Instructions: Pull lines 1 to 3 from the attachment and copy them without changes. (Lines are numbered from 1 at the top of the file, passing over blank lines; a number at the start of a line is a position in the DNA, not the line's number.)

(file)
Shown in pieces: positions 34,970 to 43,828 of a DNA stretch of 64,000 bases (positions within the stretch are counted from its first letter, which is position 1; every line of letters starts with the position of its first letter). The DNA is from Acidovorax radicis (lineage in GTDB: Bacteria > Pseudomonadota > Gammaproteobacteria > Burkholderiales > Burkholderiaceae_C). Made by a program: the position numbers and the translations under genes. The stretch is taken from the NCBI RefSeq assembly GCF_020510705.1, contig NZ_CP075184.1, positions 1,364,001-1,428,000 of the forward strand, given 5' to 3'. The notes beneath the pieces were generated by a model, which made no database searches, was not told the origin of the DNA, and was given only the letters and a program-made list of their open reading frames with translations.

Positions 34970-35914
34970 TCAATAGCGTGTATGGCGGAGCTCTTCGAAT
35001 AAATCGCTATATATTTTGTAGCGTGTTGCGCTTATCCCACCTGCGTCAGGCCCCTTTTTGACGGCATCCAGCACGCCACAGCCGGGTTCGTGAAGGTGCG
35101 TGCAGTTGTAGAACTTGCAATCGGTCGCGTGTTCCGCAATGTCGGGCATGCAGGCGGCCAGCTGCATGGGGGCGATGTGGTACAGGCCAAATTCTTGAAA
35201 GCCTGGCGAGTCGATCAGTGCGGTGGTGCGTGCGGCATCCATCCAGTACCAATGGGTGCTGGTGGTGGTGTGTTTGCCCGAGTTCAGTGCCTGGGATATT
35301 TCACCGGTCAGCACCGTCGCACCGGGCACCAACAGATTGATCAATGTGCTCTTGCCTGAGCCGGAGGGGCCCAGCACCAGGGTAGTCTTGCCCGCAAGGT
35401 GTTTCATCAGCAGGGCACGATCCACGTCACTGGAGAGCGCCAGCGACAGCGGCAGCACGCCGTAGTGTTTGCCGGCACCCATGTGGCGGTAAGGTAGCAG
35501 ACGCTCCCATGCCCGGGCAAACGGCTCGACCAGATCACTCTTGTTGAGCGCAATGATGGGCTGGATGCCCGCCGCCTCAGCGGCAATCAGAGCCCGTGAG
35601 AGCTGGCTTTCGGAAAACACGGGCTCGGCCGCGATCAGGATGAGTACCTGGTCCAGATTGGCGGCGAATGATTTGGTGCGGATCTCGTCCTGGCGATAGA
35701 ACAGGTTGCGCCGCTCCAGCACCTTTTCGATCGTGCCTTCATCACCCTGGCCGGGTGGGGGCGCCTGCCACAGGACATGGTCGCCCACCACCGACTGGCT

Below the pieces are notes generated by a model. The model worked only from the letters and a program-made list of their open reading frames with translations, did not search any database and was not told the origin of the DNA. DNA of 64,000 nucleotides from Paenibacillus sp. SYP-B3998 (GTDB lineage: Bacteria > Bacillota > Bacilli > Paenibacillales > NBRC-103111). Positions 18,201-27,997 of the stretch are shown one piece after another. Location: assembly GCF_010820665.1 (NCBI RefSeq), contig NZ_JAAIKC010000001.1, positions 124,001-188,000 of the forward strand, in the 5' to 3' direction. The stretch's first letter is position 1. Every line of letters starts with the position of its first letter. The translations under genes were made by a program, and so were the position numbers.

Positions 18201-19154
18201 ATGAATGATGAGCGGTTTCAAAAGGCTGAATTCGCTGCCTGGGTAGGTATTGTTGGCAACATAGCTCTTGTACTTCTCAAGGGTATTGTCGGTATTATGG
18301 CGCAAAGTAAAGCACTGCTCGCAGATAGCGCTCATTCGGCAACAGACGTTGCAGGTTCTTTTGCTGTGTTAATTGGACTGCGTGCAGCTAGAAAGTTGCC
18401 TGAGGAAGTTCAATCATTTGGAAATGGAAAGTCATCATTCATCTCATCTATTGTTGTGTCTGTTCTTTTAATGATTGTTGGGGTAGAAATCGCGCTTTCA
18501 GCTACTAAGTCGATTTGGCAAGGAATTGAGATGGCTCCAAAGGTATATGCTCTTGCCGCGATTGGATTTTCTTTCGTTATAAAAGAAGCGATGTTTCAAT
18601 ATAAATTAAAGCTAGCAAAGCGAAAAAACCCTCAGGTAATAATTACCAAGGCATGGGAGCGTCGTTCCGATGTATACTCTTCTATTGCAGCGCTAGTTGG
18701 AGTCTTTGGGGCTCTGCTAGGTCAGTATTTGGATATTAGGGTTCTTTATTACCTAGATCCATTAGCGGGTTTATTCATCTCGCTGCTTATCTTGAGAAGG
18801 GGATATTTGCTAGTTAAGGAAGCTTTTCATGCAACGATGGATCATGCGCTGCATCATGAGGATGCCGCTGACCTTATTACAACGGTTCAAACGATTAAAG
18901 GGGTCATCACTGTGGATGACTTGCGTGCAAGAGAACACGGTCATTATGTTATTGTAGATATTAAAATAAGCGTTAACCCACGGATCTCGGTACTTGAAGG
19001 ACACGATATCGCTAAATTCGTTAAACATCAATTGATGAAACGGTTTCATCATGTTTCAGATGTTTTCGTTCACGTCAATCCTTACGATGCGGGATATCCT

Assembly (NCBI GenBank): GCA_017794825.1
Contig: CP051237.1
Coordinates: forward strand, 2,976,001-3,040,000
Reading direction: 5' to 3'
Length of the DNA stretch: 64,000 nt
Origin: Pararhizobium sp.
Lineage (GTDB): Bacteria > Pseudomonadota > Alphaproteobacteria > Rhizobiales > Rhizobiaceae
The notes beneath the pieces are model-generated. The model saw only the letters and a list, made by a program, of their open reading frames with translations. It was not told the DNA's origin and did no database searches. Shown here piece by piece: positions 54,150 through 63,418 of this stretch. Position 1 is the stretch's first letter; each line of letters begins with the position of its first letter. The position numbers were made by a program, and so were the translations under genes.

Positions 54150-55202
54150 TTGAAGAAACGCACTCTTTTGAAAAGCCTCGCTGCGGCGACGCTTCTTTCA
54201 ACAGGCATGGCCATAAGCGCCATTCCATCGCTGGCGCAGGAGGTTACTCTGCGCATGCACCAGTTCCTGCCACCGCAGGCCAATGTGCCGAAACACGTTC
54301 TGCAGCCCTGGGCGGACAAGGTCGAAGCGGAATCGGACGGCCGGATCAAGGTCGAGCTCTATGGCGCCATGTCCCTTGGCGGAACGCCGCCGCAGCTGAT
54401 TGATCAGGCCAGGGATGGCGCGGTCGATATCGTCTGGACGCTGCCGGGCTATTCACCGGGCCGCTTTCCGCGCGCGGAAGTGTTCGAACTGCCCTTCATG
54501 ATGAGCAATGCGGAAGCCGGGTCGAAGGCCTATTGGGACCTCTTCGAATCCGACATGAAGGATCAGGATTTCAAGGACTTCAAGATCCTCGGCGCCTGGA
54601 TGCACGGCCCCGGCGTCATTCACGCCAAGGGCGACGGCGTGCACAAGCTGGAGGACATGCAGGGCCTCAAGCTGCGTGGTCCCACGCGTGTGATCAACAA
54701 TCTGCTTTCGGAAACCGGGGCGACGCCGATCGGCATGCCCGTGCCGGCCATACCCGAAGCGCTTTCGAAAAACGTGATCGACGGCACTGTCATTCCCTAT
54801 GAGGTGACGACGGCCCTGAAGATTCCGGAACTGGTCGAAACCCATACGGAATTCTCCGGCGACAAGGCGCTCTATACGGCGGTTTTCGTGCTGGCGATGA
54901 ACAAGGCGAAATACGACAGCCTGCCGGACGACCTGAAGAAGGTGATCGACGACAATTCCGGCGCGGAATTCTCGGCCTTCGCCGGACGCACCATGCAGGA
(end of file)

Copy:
Shown in pieces: positions 34,970 to 43,828 of a DNA stretch of 64,000 bases (positions within the stretch are counted from its first letter, which is position 1; every line of letters starts with the position of its first letter). The DNA is from Acidovorax radicis (lineage in GTDB: Bacteria > Pseudomonadota > Gammaproteobacteria > Burkholderiales > Burkholderiaceae_C). Made by a program: the position numbers and the translations under genes. The stretch is taken from the NCBI RefSeq assembly GCF_020510705.1, contig NZ_CP075184.1, positions 1,364,001-1,428,000 of the forward strand, given 5' to 3'. The notes beneath the pieces were generated by a model, which made no database searches, was not told the origin of the DNA, and was given only the letters and a program-made list of their open reading frames with translations.

Positions 34970-35914
34970 TCAATAGCGTGTATGGCGGAGCTCTTCGAAT